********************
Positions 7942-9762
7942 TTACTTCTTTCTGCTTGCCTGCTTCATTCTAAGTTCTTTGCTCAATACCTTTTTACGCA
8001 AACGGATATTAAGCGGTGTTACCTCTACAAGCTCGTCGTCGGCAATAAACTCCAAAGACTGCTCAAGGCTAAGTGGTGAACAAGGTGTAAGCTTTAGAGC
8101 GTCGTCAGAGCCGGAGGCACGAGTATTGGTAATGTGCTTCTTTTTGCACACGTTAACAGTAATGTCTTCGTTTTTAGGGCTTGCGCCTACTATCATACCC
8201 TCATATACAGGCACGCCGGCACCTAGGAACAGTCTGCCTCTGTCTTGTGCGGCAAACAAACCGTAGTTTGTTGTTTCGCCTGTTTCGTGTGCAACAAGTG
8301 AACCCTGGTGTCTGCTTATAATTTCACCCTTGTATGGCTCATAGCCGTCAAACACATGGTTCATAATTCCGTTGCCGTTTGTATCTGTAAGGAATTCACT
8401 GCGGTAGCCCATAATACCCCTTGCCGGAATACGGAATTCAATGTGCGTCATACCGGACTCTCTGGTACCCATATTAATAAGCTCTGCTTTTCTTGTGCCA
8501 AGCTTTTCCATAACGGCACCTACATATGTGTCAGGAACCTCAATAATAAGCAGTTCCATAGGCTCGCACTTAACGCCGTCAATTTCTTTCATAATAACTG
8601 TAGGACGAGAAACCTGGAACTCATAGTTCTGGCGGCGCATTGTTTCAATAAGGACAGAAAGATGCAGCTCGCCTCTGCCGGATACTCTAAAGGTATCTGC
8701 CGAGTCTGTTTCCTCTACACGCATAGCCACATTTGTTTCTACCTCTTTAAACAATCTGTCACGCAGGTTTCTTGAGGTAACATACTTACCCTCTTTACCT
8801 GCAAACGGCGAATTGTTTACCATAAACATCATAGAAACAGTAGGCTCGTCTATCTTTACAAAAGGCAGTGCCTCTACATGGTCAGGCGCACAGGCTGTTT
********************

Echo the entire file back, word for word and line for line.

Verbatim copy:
Positions 7942-9762
7942 TTACTTCTTTCTGCTTGCCTGCTTCATTCTAAGTTCTTTGCTCAATACCTTTTTACGCA
8001 AACGGATATTAAGCGGTGTTACCTCTACAAGCTCGTCGTCGGCAATAAACTCCAAAGACTGCTCAAGGCTAAGTGGTGAACAAGGTGTAAGCTTTAGAGC
8101 GTCGTCAGAGCCGGAGGCACGAGTATTGGTAATGTGCTTCTTTTTGCACACGTTAACAGTAATGTCTTCGTTTTTAGGGCTTGCGCCTACTATCATACCC
8201 TCATATACAGGCACGCCGGCACCTAGGAACAGTCTGCCTCTGTCTTGTGCGGCAAACAAACCGTAGTTTGTTGTTTCGCCTGTTTCGTGTGCAACAAGTG
8301 AACCCTGGTGTCTGCTTATAATTTCACCCTTGTATGGCTCATAGCCGTCAAACACATGGTTCATAATTCCGTTGCCGTTTGTATCTGTAAGGAATTCACT
8401 GCGGTAGCCCATAATACCCCTTGCCGGAATACGGAATTCAATGTGCGTCATACCGGACTCTCTGGTACCCATATTAATAAGCTCTGCTTTTCTTGTGCCA
8501 AGCTTTTCCATAACGGCACCTACATATGTGTCAGGAACCTCAATAATAAGCAGTTCCATAGGCTCGCACTTAACGCCGTCAATTTCTTTCATAATAACTG
8601 TAGGACGAGAAACCTGGAACTCATAGTTCTGGCGGCGCATTGTTTCAATAAGGACAGAAAGATGCAGCTCGCCTCTGCCGGATACTCTAAAGGTATCTGC
8701 CGAGTCTGTTTCCTCTACACGCATAGCCACATTTGTTTCTACCTCTTTAAACAATCTGTCACGCAGGTTTCTTGAGGTAACATACTTACCCTCTTTACCT
8801 GCAAACGGCGAATTGTTTACCATAAACATCATAGAAACAGTAGGCTCGTCTATCTTTACAAAAGGCAGTGCCTCTACATGGTCAGGCGCACAGGCTGTTT